Officers Lenk and Colbern – The one thing you have to remember about police officers is that they’re human- they’re not machines, incapable of thought or emotion.  As such, of all of the people involved with the case, these two are the ones with the biggest reason to not only to frame Steven Avery but to also kill Teresa Halbach.  How is it these two were the first involved and the ones to find what others did not?  Especially  when they called the Calumet Police Department to keep Manitowoc out of it?  Especially when one of them was involved with the 1985 rape case Avery was later acquitted of?

Here are two guys who, due to their training, would know the kinds of things investigators would look for, and likely would also know how to get it there.  Because of the area, one or both may be hunters – meaning they might now how to kill her without leaving either a body or a mess.  (This goes double if they also have military experience – as was stated at the top, I’ve not investigated too far beyond the sources listed above.)  Unlike the Averies, they didn’t have reason to be near the property prior to Halbachs disappearance – all the more reason why they look suspicious to me.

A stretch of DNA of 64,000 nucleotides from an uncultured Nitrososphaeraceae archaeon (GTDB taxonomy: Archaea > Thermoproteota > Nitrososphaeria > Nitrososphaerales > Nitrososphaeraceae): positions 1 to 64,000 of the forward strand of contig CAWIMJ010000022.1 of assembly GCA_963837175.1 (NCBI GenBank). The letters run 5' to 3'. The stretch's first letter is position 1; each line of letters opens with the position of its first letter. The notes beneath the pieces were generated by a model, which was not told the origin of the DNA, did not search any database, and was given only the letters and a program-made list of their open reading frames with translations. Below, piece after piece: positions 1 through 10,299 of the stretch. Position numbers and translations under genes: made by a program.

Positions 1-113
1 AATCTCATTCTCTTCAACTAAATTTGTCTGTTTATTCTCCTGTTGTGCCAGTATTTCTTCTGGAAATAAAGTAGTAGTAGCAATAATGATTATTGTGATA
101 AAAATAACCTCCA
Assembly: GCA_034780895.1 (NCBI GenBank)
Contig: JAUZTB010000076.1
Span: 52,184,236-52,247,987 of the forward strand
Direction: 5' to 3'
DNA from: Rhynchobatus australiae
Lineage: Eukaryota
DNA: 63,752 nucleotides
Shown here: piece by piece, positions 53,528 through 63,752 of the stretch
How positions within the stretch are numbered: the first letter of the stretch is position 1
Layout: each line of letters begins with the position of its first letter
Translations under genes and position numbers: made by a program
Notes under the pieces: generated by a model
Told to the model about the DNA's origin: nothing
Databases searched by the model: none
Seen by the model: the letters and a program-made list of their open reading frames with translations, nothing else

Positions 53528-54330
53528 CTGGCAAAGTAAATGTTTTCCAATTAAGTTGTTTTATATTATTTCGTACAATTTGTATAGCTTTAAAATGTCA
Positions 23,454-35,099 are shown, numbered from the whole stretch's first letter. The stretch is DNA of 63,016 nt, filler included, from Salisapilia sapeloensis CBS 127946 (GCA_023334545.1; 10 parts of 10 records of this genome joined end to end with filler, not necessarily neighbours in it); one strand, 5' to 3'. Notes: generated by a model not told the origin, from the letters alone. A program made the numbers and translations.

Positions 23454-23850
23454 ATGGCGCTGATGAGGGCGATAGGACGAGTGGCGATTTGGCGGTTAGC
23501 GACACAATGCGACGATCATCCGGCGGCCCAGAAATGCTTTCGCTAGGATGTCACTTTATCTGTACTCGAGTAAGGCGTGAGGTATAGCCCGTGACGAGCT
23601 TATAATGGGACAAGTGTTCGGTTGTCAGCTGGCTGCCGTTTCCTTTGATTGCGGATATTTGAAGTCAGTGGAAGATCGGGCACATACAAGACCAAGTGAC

While they have all of the reasons to kill Teresa – a good-looking, healthy woman who’d attract a lot of attention if gone as well as a sharp contrast to the man suing them for millions of dollars based on their wrongful actions – and all of the know-how, they’d also be the hardest to convict for anything more than perjury:  All of that knowledge in planting the evidence would also equate to the same knowledge needed to get rid of their evidence.  Any useful evidence that would have proved their guilt was likely washed away by time, if not destroyed along the way.